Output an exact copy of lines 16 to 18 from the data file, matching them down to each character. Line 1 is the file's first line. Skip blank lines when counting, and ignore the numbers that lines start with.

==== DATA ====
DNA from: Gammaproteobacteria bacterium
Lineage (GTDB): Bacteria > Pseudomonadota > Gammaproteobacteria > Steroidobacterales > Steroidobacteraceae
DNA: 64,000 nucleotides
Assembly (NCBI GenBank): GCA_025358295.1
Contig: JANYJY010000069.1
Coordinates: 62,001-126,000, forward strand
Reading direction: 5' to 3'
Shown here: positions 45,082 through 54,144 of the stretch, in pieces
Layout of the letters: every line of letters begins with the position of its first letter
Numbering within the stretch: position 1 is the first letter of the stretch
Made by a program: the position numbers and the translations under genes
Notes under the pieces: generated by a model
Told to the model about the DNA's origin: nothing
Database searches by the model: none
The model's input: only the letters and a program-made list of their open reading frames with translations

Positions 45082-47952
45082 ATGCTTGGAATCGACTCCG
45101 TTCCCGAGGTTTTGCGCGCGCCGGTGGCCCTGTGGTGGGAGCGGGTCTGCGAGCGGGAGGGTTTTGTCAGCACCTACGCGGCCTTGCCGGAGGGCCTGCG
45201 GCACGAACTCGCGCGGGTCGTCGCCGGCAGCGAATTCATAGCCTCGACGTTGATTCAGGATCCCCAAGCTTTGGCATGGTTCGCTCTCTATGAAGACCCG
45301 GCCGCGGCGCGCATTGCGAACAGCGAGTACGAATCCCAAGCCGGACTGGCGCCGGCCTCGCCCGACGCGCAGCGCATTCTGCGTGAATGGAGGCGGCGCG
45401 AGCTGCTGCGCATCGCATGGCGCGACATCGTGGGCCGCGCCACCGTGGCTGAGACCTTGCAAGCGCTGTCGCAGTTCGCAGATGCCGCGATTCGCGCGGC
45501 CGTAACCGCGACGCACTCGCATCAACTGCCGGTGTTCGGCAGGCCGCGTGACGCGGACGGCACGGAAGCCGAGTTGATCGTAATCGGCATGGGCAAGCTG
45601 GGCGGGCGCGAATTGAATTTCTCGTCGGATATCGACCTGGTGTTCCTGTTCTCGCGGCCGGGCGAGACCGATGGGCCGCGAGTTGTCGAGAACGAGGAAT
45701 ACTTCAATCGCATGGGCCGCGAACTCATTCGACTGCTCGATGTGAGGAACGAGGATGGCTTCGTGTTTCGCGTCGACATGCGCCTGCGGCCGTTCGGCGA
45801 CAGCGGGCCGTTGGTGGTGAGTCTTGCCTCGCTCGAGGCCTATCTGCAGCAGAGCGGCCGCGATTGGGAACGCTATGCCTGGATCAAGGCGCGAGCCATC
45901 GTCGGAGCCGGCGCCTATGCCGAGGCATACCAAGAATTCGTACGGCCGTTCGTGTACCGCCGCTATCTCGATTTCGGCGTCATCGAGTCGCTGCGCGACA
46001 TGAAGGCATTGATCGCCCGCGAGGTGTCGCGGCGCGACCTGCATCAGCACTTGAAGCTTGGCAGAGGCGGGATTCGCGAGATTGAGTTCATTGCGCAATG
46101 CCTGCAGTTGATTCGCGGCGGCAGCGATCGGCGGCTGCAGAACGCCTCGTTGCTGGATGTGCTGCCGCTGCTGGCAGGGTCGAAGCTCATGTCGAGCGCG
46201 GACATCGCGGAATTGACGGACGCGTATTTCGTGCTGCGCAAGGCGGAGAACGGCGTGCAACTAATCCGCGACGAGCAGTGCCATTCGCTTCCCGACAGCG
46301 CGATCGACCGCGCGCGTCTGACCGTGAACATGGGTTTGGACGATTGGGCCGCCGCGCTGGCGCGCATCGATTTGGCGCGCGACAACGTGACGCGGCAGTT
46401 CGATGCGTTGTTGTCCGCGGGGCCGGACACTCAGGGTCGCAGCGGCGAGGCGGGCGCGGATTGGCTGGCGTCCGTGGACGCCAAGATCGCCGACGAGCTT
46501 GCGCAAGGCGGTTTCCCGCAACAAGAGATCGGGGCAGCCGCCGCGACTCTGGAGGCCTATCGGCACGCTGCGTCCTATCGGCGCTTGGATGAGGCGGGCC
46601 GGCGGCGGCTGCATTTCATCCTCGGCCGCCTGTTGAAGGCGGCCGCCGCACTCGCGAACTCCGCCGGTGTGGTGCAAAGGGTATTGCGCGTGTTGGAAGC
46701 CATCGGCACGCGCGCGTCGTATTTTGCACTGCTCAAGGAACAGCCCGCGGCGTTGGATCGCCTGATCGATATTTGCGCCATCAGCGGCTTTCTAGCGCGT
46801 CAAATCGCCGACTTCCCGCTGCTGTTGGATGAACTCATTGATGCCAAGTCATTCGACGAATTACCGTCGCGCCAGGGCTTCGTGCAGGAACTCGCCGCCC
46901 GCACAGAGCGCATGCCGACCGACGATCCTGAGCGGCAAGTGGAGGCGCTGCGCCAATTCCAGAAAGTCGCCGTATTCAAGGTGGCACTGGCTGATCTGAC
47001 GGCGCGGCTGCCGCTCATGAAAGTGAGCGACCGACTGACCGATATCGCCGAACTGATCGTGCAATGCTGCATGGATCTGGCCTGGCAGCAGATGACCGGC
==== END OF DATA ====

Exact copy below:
Positions 45082-47952
45082 ATGCTTGGAATCGACTCCG
45101 TTCCCGAGGTTTTGCGCGCGCCGGTGGCCCTGTGGTGGGAGCGGGTCTGCGAGCGGGAGGGTTTTGTCAGCACCTACGCGGCCTTGCCGGAGGGCCTGCG